But who were these airmen and soldiers and sailors who fought the Nazi’s longer than any other nation? What had they achieved once their beloved land had been defeated so decisively in September 1939?

Before I answer that, I want to tell you about who I am.

I am not a Pole. I have no Polish ancestry at all. But over the years of my marriage to Heather Jones, I have fallen in love with the story of people of Poland and of the Warsaw uprising as I have listened to it through the experiences of my father-in-law, Bryan Jones.

His story and that of his brave South African comrades of 31 Squadron, you have heard this morning at the Katyn memorial service. You have also heard of the courageous and daring exploits of the Jewish Poles of the Warsaw Ghetto, who rose up against the Nazi’s in 1943, and you have heard of the heroism of the AK and the people of Warsaw in the great Warsaw uprising of August 1944.

But like me, I am sure that you have not heard of the many other stories of Polish heroism and resistance during this terrible war, during this terrible time of destruction.

So when I was asked by Andre Romanowicz whether I would speak on this topic today, I was ignorant. I suppose I had believed the myths that still circulate about the gallant and romantic, but ultimately fool-hardy resistance of the Polish cavalry against the Nazi blitzkrieg. I had heard and not questioned the myths and stories about the “easy” defeat of the Polish army in the face of the onslaught. I had heard and unthinkingly believed that the Polish Christians had done very little to assist the vast Polish Jewish community as they were systematically exterminated by the evil logic of the Nazi Final Solution.

So what a privilege for me to discover a whole new world as I prepared for this talk, What a privilege, a humbling privilege, it was for me to read about the way in which the Poles had defended their homeland to the last, never capitulating, and how the military men and women that remained had managed in the most dire circumstances to flee after the defeat and regroup, first in France and then in Britain, and how they participated decisively in many of the most significant battles of the war: The Battle of Britain, Narvik, Tobruk, Monte Cassino, the liberation of Bologna, and many others.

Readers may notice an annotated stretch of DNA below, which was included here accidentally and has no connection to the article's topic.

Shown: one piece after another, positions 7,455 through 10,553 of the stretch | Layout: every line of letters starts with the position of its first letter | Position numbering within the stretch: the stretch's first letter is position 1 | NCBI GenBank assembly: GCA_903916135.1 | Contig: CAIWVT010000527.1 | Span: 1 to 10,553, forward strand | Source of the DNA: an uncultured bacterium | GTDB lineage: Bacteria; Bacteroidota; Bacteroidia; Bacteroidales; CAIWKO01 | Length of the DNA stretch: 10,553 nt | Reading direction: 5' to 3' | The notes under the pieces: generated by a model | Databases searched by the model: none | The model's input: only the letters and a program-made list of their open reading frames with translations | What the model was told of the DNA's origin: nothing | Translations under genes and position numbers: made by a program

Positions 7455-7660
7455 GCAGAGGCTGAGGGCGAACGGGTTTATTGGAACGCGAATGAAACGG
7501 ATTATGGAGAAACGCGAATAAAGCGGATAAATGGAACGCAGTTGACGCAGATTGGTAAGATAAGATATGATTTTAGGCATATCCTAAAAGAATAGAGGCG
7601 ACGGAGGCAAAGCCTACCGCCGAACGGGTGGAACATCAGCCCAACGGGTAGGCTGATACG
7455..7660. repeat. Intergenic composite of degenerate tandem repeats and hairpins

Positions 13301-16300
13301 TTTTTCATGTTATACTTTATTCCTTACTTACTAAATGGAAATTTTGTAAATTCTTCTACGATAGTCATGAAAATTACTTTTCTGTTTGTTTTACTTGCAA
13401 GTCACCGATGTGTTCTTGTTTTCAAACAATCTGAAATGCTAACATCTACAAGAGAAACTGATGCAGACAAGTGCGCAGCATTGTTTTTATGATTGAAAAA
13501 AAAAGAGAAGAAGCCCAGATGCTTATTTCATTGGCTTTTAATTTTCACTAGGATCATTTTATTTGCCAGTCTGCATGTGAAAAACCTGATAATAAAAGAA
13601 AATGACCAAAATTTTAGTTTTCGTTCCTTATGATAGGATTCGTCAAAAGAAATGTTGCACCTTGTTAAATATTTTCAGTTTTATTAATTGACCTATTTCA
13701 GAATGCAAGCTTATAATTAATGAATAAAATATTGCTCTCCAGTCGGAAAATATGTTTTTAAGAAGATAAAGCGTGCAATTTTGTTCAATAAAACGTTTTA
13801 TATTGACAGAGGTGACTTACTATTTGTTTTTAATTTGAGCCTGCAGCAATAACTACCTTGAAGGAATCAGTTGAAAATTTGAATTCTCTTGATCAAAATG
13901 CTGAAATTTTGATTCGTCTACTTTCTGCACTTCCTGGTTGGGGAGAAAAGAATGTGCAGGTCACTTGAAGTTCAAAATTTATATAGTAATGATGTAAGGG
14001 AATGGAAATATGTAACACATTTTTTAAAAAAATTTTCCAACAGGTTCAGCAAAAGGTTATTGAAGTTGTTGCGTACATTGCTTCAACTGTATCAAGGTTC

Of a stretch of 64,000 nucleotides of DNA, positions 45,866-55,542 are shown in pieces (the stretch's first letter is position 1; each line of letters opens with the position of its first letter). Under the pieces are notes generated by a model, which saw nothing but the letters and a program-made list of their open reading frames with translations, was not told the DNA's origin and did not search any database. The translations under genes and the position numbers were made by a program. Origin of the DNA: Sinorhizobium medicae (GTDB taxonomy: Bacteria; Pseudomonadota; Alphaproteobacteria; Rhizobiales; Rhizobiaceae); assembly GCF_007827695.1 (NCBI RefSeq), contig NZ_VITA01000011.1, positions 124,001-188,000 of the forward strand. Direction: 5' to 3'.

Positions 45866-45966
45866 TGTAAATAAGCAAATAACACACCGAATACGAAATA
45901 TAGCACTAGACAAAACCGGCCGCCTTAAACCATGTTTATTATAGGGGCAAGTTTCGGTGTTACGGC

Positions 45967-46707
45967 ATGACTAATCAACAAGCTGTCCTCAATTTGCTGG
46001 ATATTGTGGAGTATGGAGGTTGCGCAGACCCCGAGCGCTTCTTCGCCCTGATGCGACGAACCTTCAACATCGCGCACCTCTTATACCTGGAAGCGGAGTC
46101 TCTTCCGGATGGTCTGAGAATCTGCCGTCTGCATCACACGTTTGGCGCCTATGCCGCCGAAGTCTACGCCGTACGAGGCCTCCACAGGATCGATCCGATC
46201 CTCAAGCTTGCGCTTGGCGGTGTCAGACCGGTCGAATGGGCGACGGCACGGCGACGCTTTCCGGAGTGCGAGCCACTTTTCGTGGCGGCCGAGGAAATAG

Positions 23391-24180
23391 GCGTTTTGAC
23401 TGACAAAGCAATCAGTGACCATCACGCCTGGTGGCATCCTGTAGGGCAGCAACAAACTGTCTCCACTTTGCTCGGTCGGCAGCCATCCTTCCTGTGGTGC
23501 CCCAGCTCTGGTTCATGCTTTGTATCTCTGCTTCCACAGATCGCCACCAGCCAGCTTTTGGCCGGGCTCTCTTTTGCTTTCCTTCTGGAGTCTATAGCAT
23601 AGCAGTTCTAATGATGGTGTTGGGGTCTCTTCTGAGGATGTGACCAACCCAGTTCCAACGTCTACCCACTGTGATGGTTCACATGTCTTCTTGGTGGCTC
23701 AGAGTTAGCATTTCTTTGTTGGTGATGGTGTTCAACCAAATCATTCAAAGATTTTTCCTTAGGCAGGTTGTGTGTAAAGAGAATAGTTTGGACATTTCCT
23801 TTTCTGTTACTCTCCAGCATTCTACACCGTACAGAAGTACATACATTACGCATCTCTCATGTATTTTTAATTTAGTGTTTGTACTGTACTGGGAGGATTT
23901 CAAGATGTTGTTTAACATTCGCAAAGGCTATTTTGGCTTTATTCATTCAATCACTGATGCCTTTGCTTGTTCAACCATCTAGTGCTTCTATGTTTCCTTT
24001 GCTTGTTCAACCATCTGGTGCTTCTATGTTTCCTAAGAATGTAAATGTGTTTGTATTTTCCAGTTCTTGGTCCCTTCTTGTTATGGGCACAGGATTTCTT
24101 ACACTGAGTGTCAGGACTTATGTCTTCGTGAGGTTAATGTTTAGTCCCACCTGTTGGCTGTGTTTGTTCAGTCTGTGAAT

And so, in this short time, I want to tell you about my journey of discovery, as I highlight some of the more significant and poignant of the stories.

First of all, let me talk about the manner in which the people of Poland demonstrated how their love for their country demanded the ultimate sacrifice. Let me replace in your mind, as it was in mine, the myth with the facts.

Polish Resistance

What about the easy capitulation of the Poles on their own soil?

The Poles were the first country to experience the devastating effect of the German blitzkrieg and the ruthlessness of the Nazi war tactics. Aircrew dangling from their parachutes were fair targets to the Germans. Civilians, including women and children were attacked and killed by the invaders, following secret instructions from the Fuhrer: “Kill without pity or mercy all men, women and children of Polish descent or language. Only in this way can we obtain the living space we need”.

The Poles, like the Dutch and French a few months later, were woefully unprepared for this new form of warfare. But here is the fact: The Poles never officially surrendered. In fact, they held out longer than expected, until they were invaded from the east by the Soviets as well. Of all occupied countries, it was the only one with no local collaborating government.

This is even more remarkable, because Hitler’s goal was the complete extermination of the Polish nation. Their language, culture and history were to be destroyed, and, chillingly, their elite was to be systematically liquidated.

The Einsatzgruppen, or Nazi extermination squads, entered Poland soon after Warsaw fell, and began their work of horror. “Jews, intelligentsia, clergy and the nobility were to be exterminated.

Before the war, 4/5 of the world’s Jews lived in Poland. No wonder over 3 million Polish Jews died in the war, most exterminated in the death camps and in the destruction of the Polish ghetto in Warsaw. But over 3 million non-Jewish Poles also perished in the war. Poland lost 20% of its population in the war, compared with 11% of the USSR, 7% Germany, and less than 1% of Britain and the USA. No nation suffered more. No occupied nation resisted more vigorously. It is no surprise that two of the only three urban uprisings against Nazi occupation in Europe occurred in Warsaw. Poles, Jewish and Christian alike, refused to capitulate to the horror.

And what about the Polish Jews? The “tremendum” of the horror of the holocaust was borne by them above all nations. 3 million Polish Jews perished. But far from the myth of non-Jewish indifference to this fate, did you know that in the Yad Vashem, the Israeli memorial to the Holocaust, Poland stands top of the list of nations whose citizens are honoured among the “Righteous of the Nations” for their assistance to the Jews. And only in Poland was it automatic death penalty for oneself and ones family for rendering this assistance. Also honoured at Yad Vashem is the Zegota, the code name for the Relief Council for Polish Jews formed by the AK, and who were responsible for saving the lives of at least 40,000 Jews.